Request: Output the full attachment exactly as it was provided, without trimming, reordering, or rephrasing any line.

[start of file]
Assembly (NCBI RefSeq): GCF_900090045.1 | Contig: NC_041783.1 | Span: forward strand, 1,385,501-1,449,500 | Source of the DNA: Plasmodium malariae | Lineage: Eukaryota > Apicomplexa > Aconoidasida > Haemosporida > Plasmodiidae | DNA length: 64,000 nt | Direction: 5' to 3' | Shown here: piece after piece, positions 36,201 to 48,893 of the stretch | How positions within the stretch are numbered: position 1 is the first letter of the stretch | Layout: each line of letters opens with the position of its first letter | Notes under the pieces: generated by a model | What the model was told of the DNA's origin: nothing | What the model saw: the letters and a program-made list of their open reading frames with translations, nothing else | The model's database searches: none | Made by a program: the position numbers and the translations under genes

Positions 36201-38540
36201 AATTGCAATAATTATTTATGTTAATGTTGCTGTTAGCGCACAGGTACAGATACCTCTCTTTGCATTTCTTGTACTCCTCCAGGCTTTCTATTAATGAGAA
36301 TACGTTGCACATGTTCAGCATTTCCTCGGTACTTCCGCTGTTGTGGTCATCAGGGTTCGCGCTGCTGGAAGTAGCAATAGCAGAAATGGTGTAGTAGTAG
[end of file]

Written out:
Assembly (NCBI RefSeq): GCF_900090045.1 | Contig: NC_041783.1 | Span: forward strand, 1,385,501-1,449,500 | Source of the DNA: Plasmodium malariae | Lineage: Eukaryota > Apicomplexa > Aconoidasida > Haemosporida > Plasmodiidae | DNA length: 64,000 nt | Direction: 5' to 3' | Shown here: piece after piece, positions 36,201 to 48,893 of the stretch | How positions within the stretch are numbered: position 1 is the first letter of the stretch | Layout: each line of letters opens with the position of its first letter | Notes under the pieces: generated by a model | What the model was told of the DNA's origin: nothing | What the model saw: the letters and a program-made list of their open reading frames with translations, nothing else | The model's database searches: none | Made by a program: the position numbers and the translations under genes

Positions 36201-38540
36201 AATTGCAATAATTATTTATGTTAATGTTGCTGTTAGCGCACAGGTACAGATACCTCTCTTTGCATTTCTTGTACTCCTCCAGGCTTTCTATTAATGAGAA
36301 TACGTTGCACATGTTCAGCATTTCCTCGGTACTTCCGCTGTTGTGGTCATCAGGGTTCGCGCTGCTGGAAGTAGCAATAGCAGAAATGGTGTAGTAGTAG